News broke recently that the exclusive Los Angeles Country Club plans to host the 2023 U.S. Open. The country club and the USGA are in preliminary agreement for the event to be held at the club’s North Course and if all goes as planned, it will be the first Open held in the city since 1948, which was won by Ben Hogan at Riviera Country Club.
Los Angeles Country Club is among the game’s most exclusive and private. Only members and those lucky enough to know one have first-hand knowledge what the grounds at the George C. Thomas beauty look like.
As we begin to formulate a plot to see the hallowed grounds for ourselves, we also began to devise the below list of the 9 ultra-exclusive clubs — made so either by access or geography — we’d love to see host a major event:
Pine Valley Golf Club – Clementon, N.J.
Located 20 minutes from Philadelphia and secluded deep in the woods, Pine Valley Golf Club is a fixture at or near the top of nearly all annual “top courses” lists. Stretching 7,009 yards from the back tees, it’s a course where accessibility is surpassed only by its difficulty. It’s no surprise Pine Valley features “Hell’s Half Acre” (a bunker on the par-5 7th hole once recognized as the world’s largest) and a pot bunker on the par-3 10th called the “Devil’s Asshole.” If you want to play here, however, you’d better know someone who knows someone and bring your Tums.
Seminole Golf Club – Juno Beach, Fla.
Noted by many to be famed architect Donald Ross’ masterpiece, Seminole Golf Club is a course most can only dream of playing. Ben Hogan once said of the place, “if you can play Seminole, you can play any course in the world.” Just over 6,800 yards from the tips, Seminole is an ultimate test of golf – and an ultimate golf destination for any purist.
Cape Kidnappers – New Zealand
Perhaps the course on this list with the most jaw-dropping and dramatic views, Cape Kidnappers requires a bit of travel and money to get to, but judging by the views alone, it’s well worth the fee. Can you imagine the likes of Tiger Woods and Rory McIlroy contending with the breathtaking scenery of New Zealand as a backdrop?
Cypress Point – Pebble Beach, Calif.
Arguably the most dreamt about course in the world besides Augusta National is Cypress Point. Even more exclusive than Pebble Beach, Cypress Point is hailed as architect Alister MacKenzie’s masterpiece. Without being dauntingly long, the course is still as demanding as it is scenic. Until 1991, it was one of the regular courses used during the AT&T Pebble Beach National Pro-Am but we’d love to see an event — a major, perhaps? — return to Cypress.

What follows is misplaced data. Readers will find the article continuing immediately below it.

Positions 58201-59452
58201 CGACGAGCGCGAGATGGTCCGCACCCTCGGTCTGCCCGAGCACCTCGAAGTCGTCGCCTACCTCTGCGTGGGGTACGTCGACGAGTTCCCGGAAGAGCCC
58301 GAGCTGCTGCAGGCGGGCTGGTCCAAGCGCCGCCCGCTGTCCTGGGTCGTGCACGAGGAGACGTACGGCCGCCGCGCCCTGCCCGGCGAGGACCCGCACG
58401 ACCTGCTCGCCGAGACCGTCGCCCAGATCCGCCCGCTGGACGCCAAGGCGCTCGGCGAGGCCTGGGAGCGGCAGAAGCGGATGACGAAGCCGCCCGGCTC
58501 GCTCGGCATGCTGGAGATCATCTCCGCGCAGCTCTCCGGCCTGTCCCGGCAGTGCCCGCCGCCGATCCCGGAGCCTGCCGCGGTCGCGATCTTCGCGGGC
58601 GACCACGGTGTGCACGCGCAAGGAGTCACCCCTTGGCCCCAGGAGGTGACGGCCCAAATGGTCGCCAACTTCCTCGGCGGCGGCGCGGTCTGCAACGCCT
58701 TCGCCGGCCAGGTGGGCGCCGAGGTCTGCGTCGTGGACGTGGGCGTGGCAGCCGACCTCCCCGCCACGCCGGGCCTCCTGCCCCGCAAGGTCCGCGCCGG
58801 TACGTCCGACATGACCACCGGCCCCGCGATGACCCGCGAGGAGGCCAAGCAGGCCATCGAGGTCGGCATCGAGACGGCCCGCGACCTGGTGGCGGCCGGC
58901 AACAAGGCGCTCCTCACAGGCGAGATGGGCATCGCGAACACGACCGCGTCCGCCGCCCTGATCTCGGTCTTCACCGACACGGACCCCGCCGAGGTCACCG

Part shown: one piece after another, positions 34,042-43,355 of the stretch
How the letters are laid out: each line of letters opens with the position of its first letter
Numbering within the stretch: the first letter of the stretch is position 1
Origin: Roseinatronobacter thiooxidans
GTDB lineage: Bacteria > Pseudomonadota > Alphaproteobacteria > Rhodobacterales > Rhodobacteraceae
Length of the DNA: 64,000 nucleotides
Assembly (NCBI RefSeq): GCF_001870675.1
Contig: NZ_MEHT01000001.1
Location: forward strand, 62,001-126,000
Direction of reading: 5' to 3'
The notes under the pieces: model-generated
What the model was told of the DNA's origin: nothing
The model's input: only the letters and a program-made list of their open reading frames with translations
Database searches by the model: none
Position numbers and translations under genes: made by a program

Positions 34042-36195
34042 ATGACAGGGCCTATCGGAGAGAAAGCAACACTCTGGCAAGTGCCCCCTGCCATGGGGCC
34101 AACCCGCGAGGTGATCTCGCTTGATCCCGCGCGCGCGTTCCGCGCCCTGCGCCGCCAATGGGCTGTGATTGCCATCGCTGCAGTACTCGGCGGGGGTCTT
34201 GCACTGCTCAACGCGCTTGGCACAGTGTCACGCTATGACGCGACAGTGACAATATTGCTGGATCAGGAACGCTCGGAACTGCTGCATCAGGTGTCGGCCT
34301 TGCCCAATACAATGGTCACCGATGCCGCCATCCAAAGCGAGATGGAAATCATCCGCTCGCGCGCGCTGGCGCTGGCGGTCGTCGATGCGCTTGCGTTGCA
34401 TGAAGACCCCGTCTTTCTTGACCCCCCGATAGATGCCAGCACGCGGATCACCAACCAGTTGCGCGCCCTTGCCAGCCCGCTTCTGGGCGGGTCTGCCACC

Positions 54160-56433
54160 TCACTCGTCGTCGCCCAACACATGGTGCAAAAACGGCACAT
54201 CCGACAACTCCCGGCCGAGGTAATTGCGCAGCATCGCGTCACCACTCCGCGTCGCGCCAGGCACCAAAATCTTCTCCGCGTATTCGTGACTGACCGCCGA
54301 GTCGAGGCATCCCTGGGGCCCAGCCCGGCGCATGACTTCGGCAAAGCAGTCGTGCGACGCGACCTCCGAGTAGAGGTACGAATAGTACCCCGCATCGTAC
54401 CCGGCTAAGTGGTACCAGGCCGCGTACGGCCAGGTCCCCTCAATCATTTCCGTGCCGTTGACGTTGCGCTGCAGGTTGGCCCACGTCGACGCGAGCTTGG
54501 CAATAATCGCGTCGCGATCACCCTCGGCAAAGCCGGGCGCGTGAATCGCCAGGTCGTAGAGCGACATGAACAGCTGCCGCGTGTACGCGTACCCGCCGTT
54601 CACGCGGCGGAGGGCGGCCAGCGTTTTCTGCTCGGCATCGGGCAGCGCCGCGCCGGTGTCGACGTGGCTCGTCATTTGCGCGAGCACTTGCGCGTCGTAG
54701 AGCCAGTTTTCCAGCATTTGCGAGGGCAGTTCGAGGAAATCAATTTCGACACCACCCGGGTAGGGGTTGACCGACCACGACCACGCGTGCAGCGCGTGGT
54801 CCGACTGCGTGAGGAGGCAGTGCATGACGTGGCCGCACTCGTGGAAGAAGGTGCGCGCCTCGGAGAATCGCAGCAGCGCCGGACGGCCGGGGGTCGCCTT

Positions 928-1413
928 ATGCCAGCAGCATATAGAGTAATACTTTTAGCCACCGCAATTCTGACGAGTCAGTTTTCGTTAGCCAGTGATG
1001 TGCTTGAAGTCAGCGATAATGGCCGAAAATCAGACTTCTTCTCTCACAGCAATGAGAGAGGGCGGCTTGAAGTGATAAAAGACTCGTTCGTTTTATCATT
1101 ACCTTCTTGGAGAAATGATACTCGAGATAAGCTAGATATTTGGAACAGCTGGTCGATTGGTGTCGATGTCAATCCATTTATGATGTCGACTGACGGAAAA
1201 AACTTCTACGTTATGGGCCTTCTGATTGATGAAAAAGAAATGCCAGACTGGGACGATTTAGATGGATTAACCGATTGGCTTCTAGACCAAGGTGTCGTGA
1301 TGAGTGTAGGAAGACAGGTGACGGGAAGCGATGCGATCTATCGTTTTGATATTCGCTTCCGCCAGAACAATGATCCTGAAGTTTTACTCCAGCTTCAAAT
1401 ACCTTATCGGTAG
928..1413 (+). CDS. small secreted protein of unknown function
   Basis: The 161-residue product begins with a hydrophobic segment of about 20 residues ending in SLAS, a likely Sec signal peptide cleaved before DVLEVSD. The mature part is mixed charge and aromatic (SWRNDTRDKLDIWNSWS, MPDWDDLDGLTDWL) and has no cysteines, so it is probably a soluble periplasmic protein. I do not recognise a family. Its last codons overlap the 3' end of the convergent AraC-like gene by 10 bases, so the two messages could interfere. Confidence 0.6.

Fishers Island Club – Fishers Island, N.Y.
Hailed as “Cypress Point of the East,” Fishers Island Club is among the nation’s earliest prestigious clubs. The 1926 Seth Raynor design takes up a relatively large percentage of Fishers Island, which floats near the Block Island Sound between Long Island and the Connecticut and Rhode Island shores.
Chicago Golf Club – Wheaton, Ill.
The nation’s oldest 18-hole golf course, Chicago Golf Club was one of the five original clubs that founded the USGA. It’s a C.B. Macdonald treasure and has hosted three U.S. Opens — in 1897, 1900 and 1911 — and was the site of 2005 Walker Cup.
Prairie Dunes Country Club – Hutchison, Kan.
A USGA favorite, Prairie Dunes has yet to host a PGA Tour event or a major but we’d surely like to see it. Designed by Perry Maxwell in 1937, Prairie Dunes is perennially ranked among the nation’s best and has held up against many a top field thanks to it’s natural layout and windy conditions.
Barnbougle – Tasmania
Barnbougle has two courses we’d simply love to see the pros at. Due to its locale, though, we’re unlikely to see the game’s best tee it up on one of the two courses on property — the Tom Doak and Mike Clayton-designed Dunes Course and Lost Farm designed by Bill Coore and Ben Crenshaw. I guess we’ll just have to settle for stunning images like these.
National Golf Links of America – Southampton, New York
Located on the scenic Peconic Bay in Southampton, N.Y., National Golf Links of America provides one of the most breathtaking – and exclusive – golf experiences in the world. Once called “America’s snootiest golf club.” The course has never hosted a PGA Tour event (and probably never will), but was the host of the inaugural Walker Cup event in 1922 and again in 2013.
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